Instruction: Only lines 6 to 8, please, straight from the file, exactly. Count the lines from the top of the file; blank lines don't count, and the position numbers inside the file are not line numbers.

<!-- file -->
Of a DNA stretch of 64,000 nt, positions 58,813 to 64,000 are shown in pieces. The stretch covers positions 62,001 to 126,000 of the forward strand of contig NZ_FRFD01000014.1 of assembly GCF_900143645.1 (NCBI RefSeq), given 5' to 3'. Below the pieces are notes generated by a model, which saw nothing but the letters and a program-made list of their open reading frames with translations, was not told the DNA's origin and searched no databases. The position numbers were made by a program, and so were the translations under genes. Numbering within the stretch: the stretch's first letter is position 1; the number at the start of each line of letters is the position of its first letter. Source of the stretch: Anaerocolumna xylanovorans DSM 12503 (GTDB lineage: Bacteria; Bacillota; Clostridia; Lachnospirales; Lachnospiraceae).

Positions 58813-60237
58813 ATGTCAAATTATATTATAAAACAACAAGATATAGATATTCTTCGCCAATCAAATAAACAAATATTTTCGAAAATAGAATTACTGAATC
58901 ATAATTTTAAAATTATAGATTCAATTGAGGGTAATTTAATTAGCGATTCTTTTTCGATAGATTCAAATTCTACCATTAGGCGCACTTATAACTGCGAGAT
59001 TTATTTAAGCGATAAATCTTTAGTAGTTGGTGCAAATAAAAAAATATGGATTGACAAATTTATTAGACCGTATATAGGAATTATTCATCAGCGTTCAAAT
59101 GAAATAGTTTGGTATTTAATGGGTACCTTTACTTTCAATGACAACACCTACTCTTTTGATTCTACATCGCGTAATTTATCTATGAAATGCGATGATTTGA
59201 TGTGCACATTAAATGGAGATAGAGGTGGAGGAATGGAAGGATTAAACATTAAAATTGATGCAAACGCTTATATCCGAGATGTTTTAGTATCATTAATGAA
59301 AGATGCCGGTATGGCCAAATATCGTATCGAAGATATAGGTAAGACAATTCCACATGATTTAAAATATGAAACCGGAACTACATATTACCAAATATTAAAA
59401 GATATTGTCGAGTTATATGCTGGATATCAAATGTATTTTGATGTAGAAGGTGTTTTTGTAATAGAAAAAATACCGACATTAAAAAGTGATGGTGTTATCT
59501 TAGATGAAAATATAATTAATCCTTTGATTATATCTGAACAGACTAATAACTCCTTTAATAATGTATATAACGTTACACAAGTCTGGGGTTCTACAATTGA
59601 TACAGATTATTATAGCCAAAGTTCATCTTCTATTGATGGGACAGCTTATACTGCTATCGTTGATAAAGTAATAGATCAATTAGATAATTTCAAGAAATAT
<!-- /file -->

59101 GAAATAGTTTGGTATTTAATGGGTACCTTTACTTTCAATGACAACACCTACTCTTTTGATTCTACATCGCGTAATTTATCTATGAAATGCGATGATTTGA
59201 TGTGCACATTAAATGGAGATAGAGGTGGAGGAATGGAAGGATTAAACATTAAAATTGATGCAAACGCTTATATCCGAGATGTTTTAGTATCATTAATGAA
59301 AGATGCCGGTATGGCCAAATATCGTATCGAAGATATAGGTAAGACAATTCCACATGATTTAAAATATGAAACCGGAACTACATATTACCAAATATTAAAA